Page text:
A Business Logic Attack (BLA) is an attack which targets the logic of a business application. The business application may be an online clothing shop, an online ticketing service for a theater, or even an Internet poll. As opposed to “traditional”, technical, application attacks, for example, XSS or SQL Injection, business logic attacks do not contain malformed requests and include legitimate input values making this sort of attack difficult to detect. Furthermore BLAs abuse the functionality of the application, attacking the business directly. A BLA is further enhanced when combined with automation where botnets are used to challenge the business application. These automated attackers are called Business Logic Bots (BLBs).
Business Logic Bots automate the process of a Business Logic Attack. They may be used to conduct other well-known attacks such as brute-forcing an application for the purpose of cracking login credentials. They may be used to perform Denial of Service by locking resources. For example, an online ticketing service may hold reserved seats for ten minutes before actually timing out if a purchase is not made. A BLB may then attempt to reserve all seats rendering the seats unavailable for potential customers. A BLB may be used to perform Web Spam through forum posting or simply for Click Fraud may be conducted by a BLB.
BLBs have been used in the implementation of more sophisticated attacks. One particular example is Queue Jumping, where the BLB exploits those applications which implement a service serving requests based on a first-come first-serve basis. The BLB polls the queue at high frequency to gain front positions of the queue. Most commonly we see these attacks launched at online ticket providers when high profile concert tickets are being offered. These attacks are also used for Auctions Sniping in online bidding applications where a BLB inserts a winning bid right before the end of a bid, preventing other bidders to outbid the sniper. Other usages are Poll Skewing, Online Game Tampering and information harvesting.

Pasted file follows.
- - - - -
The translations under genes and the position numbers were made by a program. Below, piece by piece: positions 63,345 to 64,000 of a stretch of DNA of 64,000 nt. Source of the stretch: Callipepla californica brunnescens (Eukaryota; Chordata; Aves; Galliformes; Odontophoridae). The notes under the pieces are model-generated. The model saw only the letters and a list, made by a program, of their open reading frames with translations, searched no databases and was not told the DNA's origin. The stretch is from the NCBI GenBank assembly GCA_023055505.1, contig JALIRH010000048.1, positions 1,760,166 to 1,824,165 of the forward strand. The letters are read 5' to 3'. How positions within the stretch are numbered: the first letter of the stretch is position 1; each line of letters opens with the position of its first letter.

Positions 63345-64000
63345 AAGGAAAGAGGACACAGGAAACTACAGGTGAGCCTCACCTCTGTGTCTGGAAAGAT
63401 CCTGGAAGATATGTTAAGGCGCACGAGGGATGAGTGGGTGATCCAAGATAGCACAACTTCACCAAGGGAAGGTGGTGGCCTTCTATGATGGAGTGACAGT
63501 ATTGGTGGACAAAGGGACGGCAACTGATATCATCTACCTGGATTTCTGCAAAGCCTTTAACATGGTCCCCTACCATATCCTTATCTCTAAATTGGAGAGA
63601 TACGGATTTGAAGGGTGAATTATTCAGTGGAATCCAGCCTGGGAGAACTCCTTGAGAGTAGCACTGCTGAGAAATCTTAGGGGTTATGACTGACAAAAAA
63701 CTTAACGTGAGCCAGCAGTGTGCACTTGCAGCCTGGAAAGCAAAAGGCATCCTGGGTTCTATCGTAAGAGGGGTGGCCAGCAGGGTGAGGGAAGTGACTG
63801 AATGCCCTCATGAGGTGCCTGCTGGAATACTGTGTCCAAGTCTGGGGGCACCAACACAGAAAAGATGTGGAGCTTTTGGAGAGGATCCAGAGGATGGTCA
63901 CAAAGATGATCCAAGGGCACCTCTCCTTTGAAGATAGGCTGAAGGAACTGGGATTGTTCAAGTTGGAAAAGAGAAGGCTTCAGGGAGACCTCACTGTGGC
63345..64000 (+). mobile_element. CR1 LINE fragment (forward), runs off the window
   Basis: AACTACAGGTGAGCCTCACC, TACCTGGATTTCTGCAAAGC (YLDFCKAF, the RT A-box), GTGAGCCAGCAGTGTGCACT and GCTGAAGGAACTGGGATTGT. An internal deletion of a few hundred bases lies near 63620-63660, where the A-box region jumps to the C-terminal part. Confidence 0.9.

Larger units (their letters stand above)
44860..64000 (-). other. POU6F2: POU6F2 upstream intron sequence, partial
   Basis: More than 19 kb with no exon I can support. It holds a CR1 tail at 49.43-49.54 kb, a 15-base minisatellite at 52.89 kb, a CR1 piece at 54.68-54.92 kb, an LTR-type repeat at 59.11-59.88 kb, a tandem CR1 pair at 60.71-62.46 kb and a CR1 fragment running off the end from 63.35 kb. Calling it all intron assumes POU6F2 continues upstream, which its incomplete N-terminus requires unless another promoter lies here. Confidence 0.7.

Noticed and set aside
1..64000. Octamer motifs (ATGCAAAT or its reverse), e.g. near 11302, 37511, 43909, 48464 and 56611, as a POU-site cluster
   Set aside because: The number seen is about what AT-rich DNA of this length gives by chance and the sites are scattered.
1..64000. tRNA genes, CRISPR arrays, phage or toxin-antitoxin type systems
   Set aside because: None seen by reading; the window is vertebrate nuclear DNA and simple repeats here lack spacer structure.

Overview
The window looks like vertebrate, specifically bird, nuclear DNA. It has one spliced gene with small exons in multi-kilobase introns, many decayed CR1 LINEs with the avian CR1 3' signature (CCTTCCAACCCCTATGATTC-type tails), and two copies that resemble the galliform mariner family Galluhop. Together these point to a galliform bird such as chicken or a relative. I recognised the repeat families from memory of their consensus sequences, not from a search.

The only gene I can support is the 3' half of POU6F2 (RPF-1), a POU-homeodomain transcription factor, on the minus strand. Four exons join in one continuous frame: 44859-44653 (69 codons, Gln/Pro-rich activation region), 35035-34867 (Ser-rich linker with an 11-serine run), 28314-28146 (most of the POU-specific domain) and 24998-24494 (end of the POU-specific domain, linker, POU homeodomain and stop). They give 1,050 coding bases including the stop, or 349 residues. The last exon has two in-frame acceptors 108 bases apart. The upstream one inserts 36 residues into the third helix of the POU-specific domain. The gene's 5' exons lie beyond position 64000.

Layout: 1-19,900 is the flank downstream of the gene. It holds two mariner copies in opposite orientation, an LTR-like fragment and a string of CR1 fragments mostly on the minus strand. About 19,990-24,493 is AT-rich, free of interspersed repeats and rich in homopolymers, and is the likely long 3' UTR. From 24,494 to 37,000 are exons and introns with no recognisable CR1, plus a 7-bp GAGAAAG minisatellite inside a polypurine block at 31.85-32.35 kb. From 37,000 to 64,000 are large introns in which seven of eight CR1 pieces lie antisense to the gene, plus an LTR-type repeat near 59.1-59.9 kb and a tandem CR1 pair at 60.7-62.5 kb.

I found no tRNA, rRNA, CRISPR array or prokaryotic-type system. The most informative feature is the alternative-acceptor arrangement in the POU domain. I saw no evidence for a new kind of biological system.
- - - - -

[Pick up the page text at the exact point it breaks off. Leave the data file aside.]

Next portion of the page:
Combating BLAs and BLBs requires a new set of prevention and detection techniques. The new techniques should strive for accuracy, but at the same time be able to accommodate a certain degree of error (false positives) without breaking the application.
The solution is comprised of two stages: detection and mitigation. A key point used to detect a BLA is that there are often multiple requests to the application (as compared to a “traditional” attack where there is usually just one single request against the server).
Detection should consist of several methods as no single one may determine automated abuse of the functionality. Detection techniques include the traditional method of using black-lists and verifying the request structure, which can later be used for blocking. In order to detect those attacks which bypass the traditional techniques, other methods should be implemented such as adding extra content to be interpreted differently by a human-driven browser and by an automated tool, testing application flow usage and different measurement metrics such as event frequency and click rates.
Mitigation techniques should try and decrease the effects of an attack by raising the cost of an attack. Most often the system’s reaction to a suspected automation attempt should not be blocking but rather challenging the client in such a way that legitimate clients are not materially affected but automated clients become ineffective. These challenges take into consideration that a second of delay is not noticed by a human but can make the difference for an automated attack. Such delays can be implemented by using CAPTCHAs, by providing client-side computational challenges, or adding bogus links which cause an automated tool to follow indefinitely.